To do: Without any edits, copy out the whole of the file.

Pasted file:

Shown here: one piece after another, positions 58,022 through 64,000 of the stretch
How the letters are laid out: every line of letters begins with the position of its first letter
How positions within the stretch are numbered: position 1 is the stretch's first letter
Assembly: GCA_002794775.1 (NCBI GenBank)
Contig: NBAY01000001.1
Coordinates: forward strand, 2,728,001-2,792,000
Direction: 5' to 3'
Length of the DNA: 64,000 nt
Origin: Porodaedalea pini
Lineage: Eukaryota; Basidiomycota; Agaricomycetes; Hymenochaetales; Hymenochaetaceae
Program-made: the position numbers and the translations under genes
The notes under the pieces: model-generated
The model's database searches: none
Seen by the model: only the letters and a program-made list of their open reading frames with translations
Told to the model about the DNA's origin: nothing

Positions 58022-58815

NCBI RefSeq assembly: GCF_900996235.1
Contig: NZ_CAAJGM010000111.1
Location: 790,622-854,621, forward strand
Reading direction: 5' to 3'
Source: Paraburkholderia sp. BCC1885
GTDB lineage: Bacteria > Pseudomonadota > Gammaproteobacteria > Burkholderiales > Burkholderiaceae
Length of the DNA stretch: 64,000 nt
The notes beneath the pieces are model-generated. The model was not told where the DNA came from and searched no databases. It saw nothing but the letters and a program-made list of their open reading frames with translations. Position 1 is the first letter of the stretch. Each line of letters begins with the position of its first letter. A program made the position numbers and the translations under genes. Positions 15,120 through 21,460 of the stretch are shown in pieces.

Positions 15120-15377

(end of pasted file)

Shown here: one piece after another, positions 58,022 through 64,000 of the stretch
How the letters are laid out: every line of letters begins with the position of its first letter
How positions within the stretch are numbered: position 1 is the stretch's first letter
Assembly: GCA_002794775.1 (NCBI GenBank)
Contig: NBAY01000001.1
Coordinates: forward strand, 2,728,001-2,792,000
Direction: 5' to 3'
Length of the DNA: 64,000 nt
Origin: Porodaedalea pini
Lineage: Eukaryota; Basidiomycota; Agaricomycetes; Hymenochaetales; Hymenochaetaceae
Program-made: the position numbers and the translations under genes
The notes under the pieces: model-generated
The model's database searches: none
Seen by the model: only the letters and a program-made list of their open reading frames with translations
Told to the model about the DNA's origin: nothing

Positions 58022-58815

NCBI RefSeq assembly: GCF_900996235.1
Contig: NZ_CAAJGM010000111.1
Location: 790,622-854,621, forward strand
Reading direction: 5' to 3'
Source: Paraburkholderia sp. BCC1885
GTDB lineage: Bacteria > Pseudomonadota > Gammaproteobacteria > Burkholderiales > Burkholderiaceae
Length of the DNA stretch: 64,000 nt
The notes beneath the pieces are model-generated. The model was not told where the DNA came from and searched no databases. It saw nothing but the letters and a program-made list of their open reading frames with translations. Position 1 is the first letter of the stretch. Each line of letters begins with the position of its first letter. A program made the position numbers and the translations under genes. Positions 15,120 through 21,460 of the stretch are shown in pieces.

Positions 15120-15377